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Normal WBC Range in Children

author image Erik Andrews
Erik Andrews began scientific and medical writing in 2004. His work as a second author on a research article appeared in the journal "Genetics" in 2005. His areas of expertise are the natural sciences, medical education and physical fitness. He earned a Master of Science in chemistry and a Bachelor of Arts in biochemistry, both from the University of Pennsylvania.
Normal WBC Range in Children
Normal WBC range in children is 4,500 to 11,000 per microliter. Photo Credit lab image by Alhazm Salemi from <a href="http://www.fotolia.com">Fotolia.com</a>

White blood cell (WBC) counts are indicative of the immune status of your child. Total white blood cell counts are similar for children and adults; however, newborns have greatly raised WBC ranges, which typically approach normal adult levels, about two weeks after birth. WBC counts are normally part of a complete blood count (CBC) that a physician may order if your child is feeling unwell.


White blood cells (WBCs) are one component of blood along with red blood cells, platelets and plasma. WBCs are primarily responsible for responding to infections of all types. Because they need to response to a wide range of infections, and potentially for a long time, there are different types of WBCs as well. A WBC count will detect all white blood cells as well as provide a breakdown of WBC types from a single blood draw.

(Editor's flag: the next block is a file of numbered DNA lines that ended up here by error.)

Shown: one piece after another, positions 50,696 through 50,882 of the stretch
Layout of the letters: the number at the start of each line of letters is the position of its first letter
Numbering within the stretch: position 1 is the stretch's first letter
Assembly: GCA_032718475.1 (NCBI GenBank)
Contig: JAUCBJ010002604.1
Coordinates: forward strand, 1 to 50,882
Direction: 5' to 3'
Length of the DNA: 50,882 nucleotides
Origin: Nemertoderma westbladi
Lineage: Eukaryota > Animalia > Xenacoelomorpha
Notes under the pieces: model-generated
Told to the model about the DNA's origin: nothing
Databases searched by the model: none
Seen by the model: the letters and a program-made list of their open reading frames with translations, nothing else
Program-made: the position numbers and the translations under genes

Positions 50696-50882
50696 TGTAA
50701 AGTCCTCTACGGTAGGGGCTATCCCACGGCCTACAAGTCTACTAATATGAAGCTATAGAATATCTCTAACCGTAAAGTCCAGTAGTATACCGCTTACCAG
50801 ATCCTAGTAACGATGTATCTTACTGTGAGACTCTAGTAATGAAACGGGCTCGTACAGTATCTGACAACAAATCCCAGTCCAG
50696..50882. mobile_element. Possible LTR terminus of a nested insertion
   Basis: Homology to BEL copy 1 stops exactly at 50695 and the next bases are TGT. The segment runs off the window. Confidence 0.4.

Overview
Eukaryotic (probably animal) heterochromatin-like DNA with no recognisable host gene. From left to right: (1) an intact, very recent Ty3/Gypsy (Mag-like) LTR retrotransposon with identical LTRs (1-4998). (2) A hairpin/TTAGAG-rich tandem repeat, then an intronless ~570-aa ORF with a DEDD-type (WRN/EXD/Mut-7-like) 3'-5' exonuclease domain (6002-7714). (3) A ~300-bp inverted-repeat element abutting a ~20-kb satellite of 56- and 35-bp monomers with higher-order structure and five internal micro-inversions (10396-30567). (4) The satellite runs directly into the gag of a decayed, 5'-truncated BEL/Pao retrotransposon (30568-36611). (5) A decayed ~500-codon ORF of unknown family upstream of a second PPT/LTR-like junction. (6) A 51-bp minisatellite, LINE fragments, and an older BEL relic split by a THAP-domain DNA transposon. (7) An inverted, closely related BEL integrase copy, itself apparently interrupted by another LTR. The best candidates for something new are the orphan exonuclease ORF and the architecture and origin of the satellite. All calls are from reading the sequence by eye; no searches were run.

Normal Range

For most children, as well as adults, the normal range of total WBCs is 4,500 to 11,000 WBCs per microliter. This number is elevated in newborns, up to 9,000 to 30,000 WBCs per microliter, but this number should fall to the adult level after about two weeks of life. Total WBC count normally rises when your child has an infection, but can also rise in other medical situations as well, such as leukemia. Low WBC counts can indicate an increased susceptibility to infection.


There are multiple types of WBCs, and the percentage of total WBCs that each subtype makes up changes as children age. The types of WBCs that are detected during a normal lab test are neutrophils, lymphocytes, monocytes, eosinophils and basophils. Neutrophils and lymphocytes are the most abundant WBCs. Children normally have more lymphocytes than neutrophils, though this predominance switches to primarily neutrophils after about eight years old.


The WBC count is a blood analysis test; therefore, blood needs to be drawn from your child. In older children, blood will typically be drawn from the an arm vein using a needle, as is done for adults. In younger children or newborns, however, a lancet or finger prick can be used to obtain enough blood to perform the test. The WBC count is often part of a complete blood count, which will quantify all the components of blood in one test.


The WBC count accurately reflects the immune health of your child. Elevations typically represent infections, while decreases indicate increased infection risk. The breakdown of types of WBCs can help your pediatrician determine what type of infection your child has, as different types of WBCs increase in number to different types of infections. WBC counts can also be used to monitor recovery from illness for more severe cases.

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